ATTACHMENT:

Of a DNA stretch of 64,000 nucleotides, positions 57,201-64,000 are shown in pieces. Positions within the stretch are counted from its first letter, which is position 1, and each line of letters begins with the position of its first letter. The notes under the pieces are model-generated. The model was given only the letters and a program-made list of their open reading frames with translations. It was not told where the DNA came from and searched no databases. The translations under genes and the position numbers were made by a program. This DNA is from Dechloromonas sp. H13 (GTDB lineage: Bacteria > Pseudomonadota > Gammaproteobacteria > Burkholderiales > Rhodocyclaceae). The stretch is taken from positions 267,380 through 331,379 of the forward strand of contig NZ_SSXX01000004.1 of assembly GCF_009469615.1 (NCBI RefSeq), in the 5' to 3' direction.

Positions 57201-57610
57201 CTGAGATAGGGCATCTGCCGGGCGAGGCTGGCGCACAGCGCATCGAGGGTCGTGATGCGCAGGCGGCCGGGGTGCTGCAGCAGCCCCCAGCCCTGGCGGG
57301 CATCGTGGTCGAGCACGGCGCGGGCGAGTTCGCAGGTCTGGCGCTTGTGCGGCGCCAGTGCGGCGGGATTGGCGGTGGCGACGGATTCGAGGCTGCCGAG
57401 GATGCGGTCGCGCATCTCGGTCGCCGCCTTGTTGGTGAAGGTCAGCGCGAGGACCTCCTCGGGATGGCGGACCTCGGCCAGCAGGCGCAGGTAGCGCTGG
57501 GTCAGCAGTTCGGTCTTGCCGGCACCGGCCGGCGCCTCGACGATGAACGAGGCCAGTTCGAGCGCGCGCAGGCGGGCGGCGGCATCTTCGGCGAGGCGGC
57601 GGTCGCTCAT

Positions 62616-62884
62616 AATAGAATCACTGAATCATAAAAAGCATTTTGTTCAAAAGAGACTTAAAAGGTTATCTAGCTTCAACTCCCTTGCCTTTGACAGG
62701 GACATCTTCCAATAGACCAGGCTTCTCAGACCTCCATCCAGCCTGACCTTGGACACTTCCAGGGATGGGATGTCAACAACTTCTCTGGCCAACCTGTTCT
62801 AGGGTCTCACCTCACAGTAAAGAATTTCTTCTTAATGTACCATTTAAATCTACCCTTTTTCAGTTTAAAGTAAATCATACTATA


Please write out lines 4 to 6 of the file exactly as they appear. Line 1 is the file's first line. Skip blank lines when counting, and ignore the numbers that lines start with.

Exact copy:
57301 CATCGTGGTCGAGCACGGCGCGGGCGAGTTCGCAGGTCTGGCGCTTGTGCGGCGCCAGTGCGGCGGGATTGGCGGTGGCGACGGATTCGAGGCTGCCGAG
57401 GATGCGGTCGCGCATCTCGGTCGCCGCCTTGTTGGTGAAGGTCAGCGCGAGGACCTCCTCGGGATGGCGGACCTCGGCCAGCAGGCGCAGGTAGCGCTGG
57501 GTCAGCAGTTCGGTCTTGCCGGCACCGGCCGGCGCCTCGACGATGAACGAGGCCAGTTCGAGCGCGCGCAGGCGGGCGGCGGCATCTTCGGCGAGGCGGC